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September 17, 2023

tutorial interviewingNow you’ve seen a few different data structure that each have properties that make them useful for certain kinds of technical interview questions.

This article switches gears a bit. Instead of talking about another data structure, this article talks about recursion, which is a technique that’s often used in technical interviews.

Recursion by itself is not a data structure or an algorithm. It’s the technique of calling a function from itself, which lets you break problems down into smaller steps.

For example, lets say you want to write a function that calculates the factorial of a number. For example:

`factorial(3)`

=`3 * 2 * 1`

=`6`

`factorial(5)`

=`5 * 4 * 3 * 2 * 1`

=`120`

`factorial(1)`

=`1`

In other words, to find the factorial of `n`

, you can multiply `n`

by the factorial of `n-1`

. To find the factorial of `n-1`

, you can multiply `n-1`

by the factorial of `n-2`

. Figuring out a factorial requires figuring out a smaller factorial, which you can accomplish with recursion:

```
int factorial(int n) {
if (n == 1) {
return 1;
}
return n * factorial(n - 1);
}
```

The `factorial()`

function calls the `factorial()`

function, which calls the `factorial()`

function, which calls the `factorial()`

function… Until the argument `n`

is `1`

, which has a known factorial value.

If a function calls itself too many times without breaking out of the call stack, eventually it’ll trigger a `StackOverflowError`

.

To avoid this, make sure you have a **base case** that prevents the function from infinitely calling itself.

In the above example, the `if`

statement looks for a base case of `n == 1`

.

The above example is a little contrived, because you can do the same thing with a single `for`

loop:

```
int factorial(int n) {
int factorial = 1;
for(int i = 1; i <= n; i++) {
factorial *= i;
}
return factorial;
}
```

In fact, any recursive function that calls itself as its last step (in other words, any tail-recursive function) can be rewritten to use a loop instead.

I’m not saying you should *never* use recursion, but you also shouldn’t *always* use it just because you can. Whether you use it depends on the problem and whether recursion makes your code easier to understand.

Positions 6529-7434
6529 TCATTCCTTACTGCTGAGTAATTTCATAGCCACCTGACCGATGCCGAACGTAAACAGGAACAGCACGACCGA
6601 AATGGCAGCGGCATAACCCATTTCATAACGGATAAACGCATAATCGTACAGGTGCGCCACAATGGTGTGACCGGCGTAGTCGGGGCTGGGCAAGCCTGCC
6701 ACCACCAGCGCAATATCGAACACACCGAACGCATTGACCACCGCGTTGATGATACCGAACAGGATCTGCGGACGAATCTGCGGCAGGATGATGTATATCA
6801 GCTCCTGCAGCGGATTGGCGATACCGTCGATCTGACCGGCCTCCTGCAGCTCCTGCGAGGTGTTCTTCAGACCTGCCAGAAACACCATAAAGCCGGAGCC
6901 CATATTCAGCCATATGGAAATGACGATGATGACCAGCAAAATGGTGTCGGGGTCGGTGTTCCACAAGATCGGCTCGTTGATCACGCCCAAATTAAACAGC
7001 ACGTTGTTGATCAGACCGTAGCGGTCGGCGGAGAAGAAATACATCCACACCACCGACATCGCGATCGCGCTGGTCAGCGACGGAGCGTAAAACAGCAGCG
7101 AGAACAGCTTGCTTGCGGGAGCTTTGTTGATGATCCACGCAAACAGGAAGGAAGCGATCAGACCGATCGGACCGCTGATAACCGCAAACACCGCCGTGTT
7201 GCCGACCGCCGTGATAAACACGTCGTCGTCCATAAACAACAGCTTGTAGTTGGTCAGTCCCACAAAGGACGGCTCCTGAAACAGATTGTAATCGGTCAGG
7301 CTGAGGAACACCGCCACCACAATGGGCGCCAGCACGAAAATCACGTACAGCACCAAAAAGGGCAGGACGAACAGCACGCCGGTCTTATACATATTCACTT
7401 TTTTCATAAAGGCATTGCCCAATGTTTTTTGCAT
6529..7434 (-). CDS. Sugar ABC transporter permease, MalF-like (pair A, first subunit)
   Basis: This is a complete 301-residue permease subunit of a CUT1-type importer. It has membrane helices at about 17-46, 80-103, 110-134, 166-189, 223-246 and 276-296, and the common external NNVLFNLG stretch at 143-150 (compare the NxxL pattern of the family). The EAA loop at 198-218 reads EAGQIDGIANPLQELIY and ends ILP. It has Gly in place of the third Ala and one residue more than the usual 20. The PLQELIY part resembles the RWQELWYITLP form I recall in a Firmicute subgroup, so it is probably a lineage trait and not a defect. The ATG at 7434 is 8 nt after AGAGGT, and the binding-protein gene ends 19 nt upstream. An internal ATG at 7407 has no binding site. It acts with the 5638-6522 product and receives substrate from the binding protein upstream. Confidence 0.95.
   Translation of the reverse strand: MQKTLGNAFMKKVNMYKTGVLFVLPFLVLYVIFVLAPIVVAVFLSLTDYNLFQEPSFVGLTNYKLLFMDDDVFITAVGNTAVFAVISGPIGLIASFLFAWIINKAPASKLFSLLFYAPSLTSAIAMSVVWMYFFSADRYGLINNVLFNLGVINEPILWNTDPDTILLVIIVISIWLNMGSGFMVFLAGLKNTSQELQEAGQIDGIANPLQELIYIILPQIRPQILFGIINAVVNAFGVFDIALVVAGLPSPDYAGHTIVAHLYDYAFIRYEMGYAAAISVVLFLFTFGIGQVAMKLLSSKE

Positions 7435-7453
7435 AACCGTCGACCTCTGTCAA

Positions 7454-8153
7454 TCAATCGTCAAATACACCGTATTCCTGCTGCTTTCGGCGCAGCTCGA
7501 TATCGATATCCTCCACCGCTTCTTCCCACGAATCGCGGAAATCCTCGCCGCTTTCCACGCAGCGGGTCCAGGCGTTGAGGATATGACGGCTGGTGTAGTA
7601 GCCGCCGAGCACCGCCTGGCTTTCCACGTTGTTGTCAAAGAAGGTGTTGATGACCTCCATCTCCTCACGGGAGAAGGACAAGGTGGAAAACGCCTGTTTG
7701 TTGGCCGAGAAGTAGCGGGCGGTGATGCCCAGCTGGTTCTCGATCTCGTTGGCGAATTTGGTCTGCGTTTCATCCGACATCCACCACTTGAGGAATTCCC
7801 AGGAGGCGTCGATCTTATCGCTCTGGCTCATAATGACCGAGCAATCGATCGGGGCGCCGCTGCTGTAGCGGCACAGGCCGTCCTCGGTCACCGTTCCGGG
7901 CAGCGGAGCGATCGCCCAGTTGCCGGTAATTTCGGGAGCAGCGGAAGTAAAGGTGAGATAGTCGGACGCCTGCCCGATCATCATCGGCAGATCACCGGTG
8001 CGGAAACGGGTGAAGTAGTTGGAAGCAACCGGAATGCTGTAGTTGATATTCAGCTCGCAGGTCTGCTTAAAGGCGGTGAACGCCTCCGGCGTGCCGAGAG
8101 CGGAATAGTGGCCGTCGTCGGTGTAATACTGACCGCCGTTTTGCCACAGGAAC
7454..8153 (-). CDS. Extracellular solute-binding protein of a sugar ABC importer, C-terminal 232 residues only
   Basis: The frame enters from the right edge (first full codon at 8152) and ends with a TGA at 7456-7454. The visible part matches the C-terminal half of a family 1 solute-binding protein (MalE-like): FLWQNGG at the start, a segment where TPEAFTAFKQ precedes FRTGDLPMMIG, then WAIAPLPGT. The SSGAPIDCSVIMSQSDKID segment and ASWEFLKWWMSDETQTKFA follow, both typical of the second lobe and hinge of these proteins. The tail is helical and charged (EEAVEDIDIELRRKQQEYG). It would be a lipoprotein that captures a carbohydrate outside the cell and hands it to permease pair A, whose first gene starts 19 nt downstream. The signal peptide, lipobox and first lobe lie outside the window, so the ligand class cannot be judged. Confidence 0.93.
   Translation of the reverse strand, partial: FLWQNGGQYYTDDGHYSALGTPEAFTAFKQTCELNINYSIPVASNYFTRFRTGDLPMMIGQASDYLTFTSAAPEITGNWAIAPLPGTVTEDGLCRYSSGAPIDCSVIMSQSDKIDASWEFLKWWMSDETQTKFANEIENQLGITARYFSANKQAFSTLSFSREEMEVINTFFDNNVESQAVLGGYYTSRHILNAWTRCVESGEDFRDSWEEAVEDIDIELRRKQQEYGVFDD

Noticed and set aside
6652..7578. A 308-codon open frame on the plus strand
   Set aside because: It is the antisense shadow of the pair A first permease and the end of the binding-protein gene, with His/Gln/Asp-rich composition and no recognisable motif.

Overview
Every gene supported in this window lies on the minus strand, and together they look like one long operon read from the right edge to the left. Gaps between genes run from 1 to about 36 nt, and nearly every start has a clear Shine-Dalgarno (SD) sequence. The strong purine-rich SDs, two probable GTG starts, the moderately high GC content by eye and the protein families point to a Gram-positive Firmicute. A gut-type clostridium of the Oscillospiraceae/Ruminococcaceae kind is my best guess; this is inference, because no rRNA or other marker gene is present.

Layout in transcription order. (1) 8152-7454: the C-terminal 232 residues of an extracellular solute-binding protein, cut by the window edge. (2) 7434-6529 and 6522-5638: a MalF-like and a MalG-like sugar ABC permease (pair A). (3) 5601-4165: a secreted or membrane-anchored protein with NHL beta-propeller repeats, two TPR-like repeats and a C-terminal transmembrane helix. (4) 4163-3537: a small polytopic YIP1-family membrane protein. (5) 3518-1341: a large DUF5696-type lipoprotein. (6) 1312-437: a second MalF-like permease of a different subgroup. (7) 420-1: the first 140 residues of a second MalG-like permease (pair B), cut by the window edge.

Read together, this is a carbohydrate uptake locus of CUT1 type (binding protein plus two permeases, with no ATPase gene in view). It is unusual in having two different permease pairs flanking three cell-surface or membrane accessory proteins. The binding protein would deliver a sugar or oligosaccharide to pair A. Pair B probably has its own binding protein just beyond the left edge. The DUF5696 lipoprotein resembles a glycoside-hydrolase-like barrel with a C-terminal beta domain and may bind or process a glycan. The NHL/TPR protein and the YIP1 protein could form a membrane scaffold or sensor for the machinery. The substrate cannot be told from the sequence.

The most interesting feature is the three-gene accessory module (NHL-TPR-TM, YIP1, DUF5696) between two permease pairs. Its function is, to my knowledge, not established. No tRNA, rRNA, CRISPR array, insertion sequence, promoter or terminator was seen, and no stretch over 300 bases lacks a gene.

Binary search is one of the most famous recursive algorithms. It finds an element in a sorted array by splitting the array in half, around a center index. If the target element is less than the center element, it recursively calls itself to look in the left half of the array. If the target element is greater than the center element, binary search recursively calls itself to look in the right half of the array. It repeats this process until it finds the target element at the center index of a subarray, or until the subarrays contain zero elements.

The code looks like this:

```
public int binarySearch(int[] array, int target) {
return binarySearch(array, target, 0, array.length - 1);
}
// Recursive helper function
int binarySearch(int[] array, int target, int left, int right) {
// If left and right have crossed, target is not in the array.
if(left > right) {
return -1;
}
// Calculate the center index.
int center = (left + right) / 2;
// Target is to the left of the center.
if (target < array[center]) {
return binarySearch(array, target, left, center - 1);
}
// Target is to the right of the center.
if(target > array[center]){
return binarySearch(array, target, center + 1, right);
}
// If the code reaches here, then the target is at the center index.
return center;
}
```

The algorithmic complexity of recursive algorithms depends on exactly how you’re splitting up your data.

For binary search, the algorithmic complexity is `O(log n)`

.

To understand why, think about the fact that binary search divides the array in half each time it calls itself, and it stops when the array size is 1. So to find out how many times binary search will need to call itself, you need to ask: how many times can I divide `array.length`

in half until I reach a size of `1`

?

There’s a mathematical concept for that: logarithms!

Logarithms tell you how many times you can divide a number by another number before reaching 1. For example, to find out how many times you can divide `64`

by `2`

until you reach `1`

, you could count:

- 64 / 2 = 32
- 32 / 2 = 16
- 16 / 2 = 8
- 8 / 2 = 4
- 4 / 2 = 2
- 2 / 2 = 1

Or you can write it as a logarithm: `log`

_{2}64

That logarithm is a shorthand for “however many times you can divide 64 by 2 until reaching 1”.

So when dealing with recursive functions that split the input into smaller factors, the algorithmic complexity often (but not always!) involves logarithms. Since binary search splits the array in half, it will call itself `log`

times._{2}n

And similar to how you drop multipliers when converting from individual steps to big O notation, `log`

becomes _{2}n`O(log n)`

.

That’s the algorithmic complexity for binary search, but the algorithmic complexity of other recursive algorithms depends on what they’re doing. For example, the recursive `factorial()`

function above has an algorithmic complexity of `O(n)`

, because it calls itself a linear amount of times.

- Binary Search
- Sort an Array
- Climbing Stairs
- Integer to English Words
- Elimination Game
- Fibonacci Number
- Power of Two
- Predict the Winner
- Pascal’s Triangle
- Triangle

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I posted a new article about using recursion in technical interviews.

Check it out here:

Use recursion in technical interviews.

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